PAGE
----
Imagination and the Permissive View of Fictional Truth

Australasian Journal of Philosophy (forthcoming)
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Abstract

Imagination comes with varying degrees of sensory accompaniment. Sometimes imagining is phenomenologically lean (cognitive imagining); at other times, imagining involves or requires sensory presentation such as mental imagery (sensory imagining). Philosophers debate whether contradictions can obtain in fiction and whether cognitive imagining is robust enough to explain our engagement with fiction. In this paper, I defend the Principle of Poetic License by arguing for the Permissive View of fictional truth: we can have fictions in which a contradiction is true, everything is true, or nothing is true. I show that imagination-based worries about impossible, unlimited, and empty fictions can be shown to be about sensory imagination and that sensory imagination isn’t necessary for fictional truth.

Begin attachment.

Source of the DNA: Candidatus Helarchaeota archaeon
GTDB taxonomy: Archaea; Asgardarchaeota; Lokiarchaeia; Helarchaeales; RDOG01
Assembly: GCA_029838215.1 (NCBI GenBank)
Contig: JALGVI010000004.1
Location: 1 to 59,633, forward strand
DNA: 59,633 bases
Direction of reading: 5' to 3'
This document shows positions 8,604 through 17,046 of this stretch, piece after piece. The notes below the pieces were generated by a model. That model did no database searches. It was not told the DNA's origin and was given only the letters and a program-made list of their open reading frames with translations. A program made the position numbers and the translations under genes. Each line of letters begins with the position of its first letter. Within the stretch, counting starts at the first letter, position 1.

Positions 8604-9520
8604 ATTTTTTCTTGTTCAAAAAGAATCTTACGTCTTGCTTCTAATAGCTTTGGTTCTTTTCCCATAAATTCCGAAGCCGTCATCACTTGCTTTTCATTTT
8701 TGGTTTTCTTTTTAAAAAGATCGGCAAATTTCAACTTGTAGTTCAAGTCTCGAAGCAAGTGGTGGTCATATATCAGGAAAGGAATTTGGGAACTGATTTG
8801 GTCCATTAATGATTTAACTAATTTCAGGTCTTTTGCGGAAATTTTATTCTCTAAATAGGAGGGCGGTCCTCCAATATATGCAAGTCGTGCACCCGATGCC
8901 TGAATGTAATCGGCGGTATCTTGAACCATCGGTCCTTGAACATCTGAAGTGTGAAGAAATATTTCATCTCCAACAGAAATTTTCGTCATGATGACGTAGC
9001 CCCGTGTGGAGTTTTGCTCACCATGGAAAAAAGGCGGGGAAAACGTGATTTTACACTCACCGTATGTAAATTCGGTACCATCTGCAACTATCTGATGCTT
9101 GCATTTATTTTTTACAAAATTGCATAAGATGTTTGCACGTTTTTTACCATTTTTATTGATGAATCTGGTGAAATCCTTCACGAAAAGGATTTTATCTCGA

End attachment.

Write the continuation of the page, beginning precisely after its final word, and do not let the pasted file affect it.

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Hannah Kim
University of Arizona

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